Cream Puff Recipe
Perfect Cream Puff Recipe: These bake up light as air every time! Filled with sweet whipped cream & dusted with powdered sugar. The ultimate!
Hey happy Friday!
Just in time for the weekend, I’m bringing you a classic dessert recipe that just can’t go wrong, no matter the occasion or the time of year: cream puffs!
Like so many other French pastries such as Madeleine cookies, brioche bread, and macarons, cream puffs have a specific set of ingredients and a specific technique. But unlike those others, this recipe is very easy to make.
If you’re aware of the major pitfalls (more on that below), you’ll be able to make this cream puff recipe like a pro! It’s pretty much foolproof!
WHAT ARE CREAM PUFFS?
Cream puffs are a classic French pastry that everybody just loves.
Similar to eclairs, gougeres, and churros, cream puffs start with choux pastry. You can find lots more info about choux here: Simply Perfect Pate a Choux.
While eclairs and churros are piped into a long cylinder shape, these are more of a round ball.
Sometimes they’re filled with a custard filling (recipe for that here: Pastry Cream), but for what you see here I chose to use whipped cream.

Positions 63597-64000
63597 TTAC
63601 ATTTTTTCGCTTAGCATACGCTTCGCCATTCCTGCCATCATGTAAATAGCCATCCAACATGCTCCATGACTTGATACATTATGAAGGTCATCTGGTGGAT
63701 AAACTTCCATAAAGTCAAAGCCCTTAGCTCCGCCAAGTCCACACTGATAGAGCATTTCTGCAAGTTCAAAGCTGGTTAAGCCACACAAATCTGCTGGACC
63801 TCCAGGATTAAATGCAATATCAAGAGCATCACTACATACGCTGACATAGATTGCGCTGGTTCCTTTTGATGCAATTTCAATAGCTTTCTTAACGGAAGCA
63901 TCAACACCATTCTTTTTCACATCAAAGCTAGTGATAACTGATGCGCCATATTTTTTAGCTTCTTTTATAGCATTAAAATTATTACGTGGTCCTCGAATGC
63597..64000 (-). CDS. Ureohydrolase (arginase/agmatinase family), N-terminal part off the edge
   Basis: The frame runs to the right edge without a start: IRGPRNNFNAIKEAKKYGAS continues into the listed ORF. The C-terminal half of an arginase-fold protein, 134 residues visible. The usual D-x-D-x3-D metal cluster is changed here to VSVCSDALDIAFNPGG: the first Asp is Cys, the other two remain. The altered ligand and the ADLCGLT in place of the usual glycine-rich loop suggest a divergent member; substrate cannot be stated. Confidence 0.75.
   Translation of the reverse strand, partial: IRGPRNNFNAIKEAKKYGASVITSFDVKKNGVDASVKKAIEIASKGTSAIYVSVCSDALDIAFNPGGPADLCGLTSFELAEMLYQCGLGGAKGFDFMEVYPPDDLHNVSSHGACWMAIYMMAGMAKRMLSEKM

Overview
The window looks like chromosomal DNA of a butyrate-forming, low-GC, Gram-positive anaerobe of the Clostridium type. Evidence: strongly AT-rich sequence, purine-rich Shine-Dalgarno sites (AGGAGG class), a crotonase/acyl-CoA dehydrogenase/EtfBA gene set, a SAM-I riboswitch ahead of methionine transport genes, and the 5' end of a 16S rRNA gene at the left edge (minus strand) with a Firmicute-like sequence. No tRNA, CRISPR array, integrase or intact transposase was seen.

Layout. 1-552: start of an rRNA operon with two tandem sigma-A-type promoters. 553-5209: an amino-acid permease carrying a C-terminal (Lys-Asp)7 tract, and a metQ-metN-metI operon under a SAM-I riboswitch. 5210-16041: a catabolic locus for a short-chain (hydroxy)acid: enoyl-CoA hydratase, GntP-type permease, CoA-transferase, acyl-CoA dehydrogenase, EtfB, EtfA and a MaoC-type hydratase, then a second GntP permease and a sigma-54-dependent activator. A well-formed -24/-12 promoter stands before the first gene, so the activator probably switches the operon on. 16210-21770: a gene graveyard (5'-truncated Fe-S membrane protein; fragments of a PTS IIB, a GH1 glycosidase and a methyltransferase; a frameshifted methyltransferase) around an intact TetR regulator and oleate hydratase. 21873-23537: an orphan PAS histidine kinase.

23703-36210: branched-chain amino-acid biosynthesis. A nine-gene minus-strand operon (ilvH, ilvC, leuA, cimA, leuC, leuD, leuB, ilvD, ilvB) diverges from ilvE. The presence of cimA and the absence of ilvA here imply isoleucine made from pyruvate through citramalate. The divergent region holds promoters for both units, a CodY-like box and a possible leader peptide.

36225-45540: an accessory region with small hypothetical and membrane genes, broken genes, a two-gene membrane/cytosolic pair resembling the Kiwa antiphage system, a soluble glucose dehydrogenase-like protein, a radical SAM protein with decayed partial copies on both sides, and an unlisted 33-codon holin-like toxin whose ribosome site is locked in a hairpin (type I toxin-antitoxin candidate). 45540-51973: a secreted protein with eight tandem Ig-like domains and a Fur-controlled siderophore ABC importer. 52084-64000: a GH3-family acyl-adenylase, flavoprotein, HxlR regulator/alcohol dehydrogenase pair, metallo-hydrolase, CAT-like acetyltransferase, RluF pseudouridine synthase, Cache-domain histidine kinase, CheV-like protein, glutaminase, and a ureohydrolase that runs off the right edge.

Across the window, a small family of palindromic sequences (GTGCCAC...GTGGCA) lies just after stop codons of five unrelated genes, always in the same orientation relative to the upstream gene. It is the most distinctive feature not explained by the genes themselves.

I just love how fluffy and light these come out, and when you take a bite you get that contrast of eggy, almost savory pastry against airy, sweet cream. It’s like an explosion in your mouth!
HOW TO MAKE CREAM PUFFS
There are 2 main components to this cream puff recipe:
- The choux pastry puffs, and
- the cream puff filling.
Let’s start with the puffs!
PATE A CHOUX
This recipe is really kinda weird, not gonna lie. There’s nothing else quite like it in the pastry world. You will undoubtedly think you’ve done something wrong at some point, but just trust the process. It will come together, and it does work!
Start with water, butter, sugar, and salt, in a small pot over medium-high heat.
It doesn’t matter what temperature these ingredients are because you’re just going to bring it all up to a simmer anyway.
Once the liquid is simmering, dump in the flour all at once. I know, it seems wrong but I promise it’s not.
Immediately whisk it all together until a smooth paste forms.
Continue to whisk while cooking. After a few minutes, you’ll notice the mixture forms a ball and pulls away from the sides of the pot, leaving a slight film on the bottom.
At this point, dump it into a large mixing bowl and start beating it on medium speed.
The mixture will be hot, but go ahead and start dropping in the eggs. The heat will cook the eggs slightly. This is totally fine!